Ain’t Bad Yet, the sixth album from Finnish blues-rock group Micke Bjorklof & Blue Strip is an instant hit as far as I’m concerned. The lineup of the band remains the same, featuring Bjorklof(vocals/harmonica/guitar), Lefty Leppänen(electric guitar/slide guitar), Teemu Vuorela(drums), Seppo Nuolikoski(bass) and Timo Roiko-Jokela(percussion/malletkat). Terrific songs and outstanding performances with a rich southern vibe are key to the allure of this album, which by the way is produced by legendary John Porter.
A saucy rhythm, joined with hot harmonica licks, spill all over “Rat Race”, a spectacular jammin’ favorite, reminiscent of one of my favorite bands, Phish. I love the change of tempo when the band breaks into “Sweet Dream’s a Sweet Dream”, a slightly spacy Hendrix-influenced treat. Leppänen’s swampy slide guitar sounds so good on “Last Train to Memphis”, and “Today”.
Catchy blues-filed hooks and a hard driving beat keep the anti-war anthem “Rain in Jerusalem” quite centered. This is such a powerful song. Bjorklof delivers funky vocals and sweet harmonica over a really cool little bass-line provided by Seppo on “Hold Your Fire Baby”. Gritty blues sounds best with some cool harp. I dig the twangy “Blame It On the Bright Lights”, with its catchy back-beat. John Porter steps in with guitar in hand and is joined by singers Lena Lindroos and Veera Railio. This song reminds me a lot of southern twangsters, Southern Culture on the Skids. I can’t help but feel good all over when I hear it.
Ain’t Bad Yet is a soulful blend of blues and country, making this eleven track album a refreshingly cool listen from start to end. Micke Bjorklof and Blue Strip definitely hit this one out of the park.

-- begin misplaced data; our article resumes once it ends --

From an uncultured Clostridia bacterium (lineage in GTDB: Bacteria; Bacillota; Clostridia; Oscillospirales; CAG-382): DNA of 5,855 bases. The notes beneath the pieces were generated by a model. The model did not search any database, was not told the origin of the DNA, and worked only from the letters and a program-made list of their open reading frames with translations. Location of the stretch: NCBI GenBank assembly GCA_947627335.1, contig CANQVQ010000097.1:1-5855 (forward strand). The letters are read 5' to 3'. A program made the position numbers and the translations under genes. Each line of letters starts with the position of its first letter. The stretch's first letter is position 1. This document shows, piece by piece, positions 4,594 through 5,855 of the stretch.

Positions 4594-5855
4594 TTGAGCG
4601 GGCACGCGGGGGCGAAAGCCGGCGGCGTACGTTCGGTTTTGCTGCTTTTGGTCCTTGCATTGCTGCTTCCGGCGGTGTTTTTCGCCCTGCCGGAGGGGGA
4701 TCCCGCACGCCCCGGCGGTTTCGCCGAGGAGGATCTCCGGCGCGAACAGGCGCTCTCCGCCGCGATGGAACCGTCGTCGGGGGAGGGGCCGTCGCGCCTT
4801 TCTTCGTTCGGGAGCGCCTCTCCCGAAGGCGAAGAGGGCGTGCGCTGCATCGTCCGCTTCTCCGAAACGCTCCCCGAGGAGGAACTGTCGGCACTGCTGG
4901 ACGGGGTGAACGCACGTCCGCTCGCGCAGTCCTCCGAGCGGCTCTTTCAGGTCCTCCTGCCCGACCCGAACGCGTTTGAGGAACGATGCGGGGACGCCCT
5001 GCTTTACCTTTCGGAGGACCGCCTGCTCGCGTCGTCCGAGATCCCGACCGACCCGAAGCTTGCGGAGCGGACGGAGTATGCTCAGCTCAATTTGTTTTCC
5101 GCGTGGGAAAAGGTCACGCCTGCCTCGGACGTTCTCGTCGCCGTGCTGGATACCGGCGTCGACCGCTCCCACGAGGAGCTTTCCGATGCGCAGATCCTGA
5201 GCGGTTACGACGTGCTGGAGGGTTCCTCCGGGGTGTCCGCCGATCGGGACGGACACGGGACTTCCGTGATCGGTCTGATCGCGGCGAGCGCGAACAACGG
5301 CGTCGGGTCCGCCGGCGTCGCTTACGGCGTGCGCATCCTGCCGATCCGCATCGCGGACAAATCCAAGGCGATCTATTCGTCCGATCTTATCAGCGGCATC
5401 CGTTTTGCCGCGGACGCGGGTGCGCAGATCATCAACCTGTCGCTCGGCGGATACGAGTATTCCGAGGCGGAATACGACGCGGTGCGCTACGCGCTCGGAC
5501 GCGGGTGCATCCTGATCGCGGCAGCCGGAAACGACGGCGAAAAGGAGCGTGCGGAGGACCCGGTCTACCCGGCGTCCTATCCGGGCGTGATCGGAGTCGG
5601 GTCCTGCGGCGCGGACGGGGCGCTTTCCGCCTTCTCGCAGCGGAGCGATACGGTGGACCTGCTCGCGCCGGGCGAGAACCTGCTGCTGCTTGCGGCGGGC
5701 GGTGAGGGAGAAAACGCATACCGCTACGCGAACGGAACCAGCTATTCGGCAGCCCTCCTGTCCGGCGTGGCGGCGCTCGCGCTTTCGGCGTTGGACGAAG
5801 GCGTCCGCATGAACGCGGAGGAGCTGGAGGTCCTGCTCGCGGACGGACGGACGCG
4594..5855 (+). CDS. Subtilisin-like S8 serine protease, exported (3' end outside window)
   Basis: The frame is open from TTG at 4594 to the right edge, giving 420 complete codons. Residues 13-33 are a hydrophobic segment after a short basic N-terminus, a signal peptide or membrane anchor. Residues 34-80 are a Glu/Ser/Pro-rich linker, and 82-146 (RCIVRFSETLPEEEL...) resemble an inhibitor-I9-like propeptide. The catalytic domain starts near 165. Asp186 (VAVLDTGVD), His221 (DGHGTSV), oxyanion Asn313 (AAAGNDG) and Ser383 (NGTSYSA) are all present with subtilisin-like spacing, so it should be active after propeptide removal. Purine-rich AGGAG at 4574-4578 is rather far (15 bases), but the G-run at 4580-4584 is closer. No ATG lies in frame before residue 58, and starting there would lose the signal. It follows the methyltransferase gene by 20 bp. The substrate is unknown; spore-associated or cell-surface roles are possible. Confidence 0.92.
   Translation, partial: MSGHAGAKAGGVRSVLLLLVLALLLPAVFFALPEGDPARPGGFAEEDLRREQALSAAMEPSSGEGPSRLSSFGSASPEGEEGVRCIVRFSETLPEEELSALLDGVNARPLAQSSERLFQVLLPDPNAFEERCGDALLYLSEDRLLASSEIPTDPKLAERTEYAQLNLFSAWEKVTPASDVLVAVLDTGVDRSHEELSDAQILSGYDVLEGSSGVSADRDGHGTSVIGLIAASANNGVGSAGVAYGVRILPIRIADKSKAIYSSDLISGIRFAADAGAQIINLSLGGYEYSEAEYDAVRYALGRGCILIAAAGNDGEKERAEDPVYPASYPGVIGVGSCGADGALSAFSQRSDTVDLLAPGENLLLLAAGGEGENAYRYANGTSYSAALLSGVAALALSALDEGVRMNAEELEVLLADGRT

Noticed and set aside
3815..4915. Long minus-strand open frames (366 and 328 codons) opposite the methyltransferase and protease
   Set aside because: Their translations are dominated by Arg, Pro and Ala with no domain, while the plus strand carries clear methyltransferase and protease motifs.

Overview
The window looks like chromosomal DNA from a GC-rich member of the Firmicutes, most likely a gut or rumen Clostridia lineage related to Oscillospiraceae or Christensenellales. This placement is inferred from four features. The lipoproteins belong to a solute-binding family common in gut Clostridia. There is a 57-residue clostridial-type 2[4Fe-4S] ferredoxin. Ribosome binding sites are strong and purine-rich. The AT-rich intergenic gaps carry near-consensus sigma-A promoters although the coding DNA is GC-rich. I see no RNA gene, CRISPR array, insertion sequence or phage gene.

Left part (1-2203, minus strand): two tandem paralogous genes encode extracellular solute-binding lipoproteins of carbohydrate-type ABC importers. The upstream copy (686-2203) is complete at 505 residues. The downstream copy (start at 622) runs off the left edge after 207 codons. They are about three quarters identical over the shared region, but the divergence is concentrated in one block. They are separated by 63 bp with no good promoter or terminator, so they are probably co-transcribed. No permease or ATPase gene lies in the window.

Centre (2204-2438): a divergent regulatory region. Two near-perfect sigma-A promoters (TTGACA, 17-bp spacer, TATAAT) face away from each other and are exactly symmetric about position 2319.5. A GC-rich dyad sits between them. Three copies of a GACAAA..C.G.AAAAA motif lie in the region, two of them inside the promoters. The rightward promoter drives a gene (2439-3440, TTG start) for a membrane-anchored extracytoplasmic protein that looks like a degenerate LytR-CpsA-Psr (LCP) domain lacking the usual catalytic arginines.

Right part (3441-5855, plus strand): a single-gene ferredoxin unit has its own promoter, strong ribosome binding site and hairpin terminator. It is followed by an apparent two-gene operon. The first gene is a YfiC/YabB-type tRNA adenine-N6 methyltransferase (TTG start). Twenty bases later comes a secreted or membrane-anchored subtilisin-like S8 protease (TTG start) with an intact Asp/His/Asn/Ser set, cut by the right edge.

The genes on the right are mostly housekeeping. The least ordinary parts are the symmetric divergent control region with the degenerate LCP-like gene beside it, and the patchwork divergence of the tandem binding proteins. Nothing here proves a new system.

«Finland’s best kept secret, and possibly hottest commodity, Micke Bjorklof & Blue Strip are a blues/rock band reminiscent of some of the earliest blues-rockers.»
Ain’t Bad Yet
Micke Bjorklof & Blue Strip
HokaHey Records HHR 1501
I found myself going back to Macke Bjorklof & Blue Strip and giving them another listen. It resulted in a rewrite of my review and an apology to the band. These are all top-notch musicians…some of the best in the world.
Finland’s best kept secret, and possibly hottest commodity, Micke Bjorklof & Blue Strip are a blues/rock band reminiscent of some of the earliest blues-rockers. From hard-driving blues, deeply rooted in the oldest of blues traditions, to laid-back ballads, this band has their bases covered. The musicianship on this album is solid, through and through, with great guitar work and a rhythm section that is right on the money. As an added bonus, we have the fact that all the tunes are original, written by the band. Micke Bjorklof on vocals, harmonica and electric guitar (cut 4), Lefty Leppanen on electric and slide guitars & backing vocals, Teemu Vourela on drums, Seppo Nuolikoski on bass & vocals, Timo Roiko-Jokela on percussion, Tim Lewis on assorted organs, John Porter on electric guitar (cut 10) and background vocals thanks to Lena Lindroos & Veera Railio make up the unit that is tight as the proverbial gnat’s backside. They have obviously done their homework when it comes to blues and have not only a deep love for the genre but musical roots that run deep. If I had to pick a single word to describe this band, it would be «polished.» They have been plying their trade throughout Finland and Scandinavia for more than 20 years…and it shows. While I was not familiar with the band until just recently, you can bet I’ll not miss their next release. This band shows elements of what appears to be a Cuban influence on a number or two, which I found not only interesting, but refreshing. This band is diverse, moving from one style to another, seamlessly, and never drifting far from the root in blues in the process. While some purists might argue, it is hard to ignore the quality of the musicianship, the songwriting and the overall performance. To put it bluntly, this is an ass-kicking band, and well worth a good listen, and then some. — Bill Wilson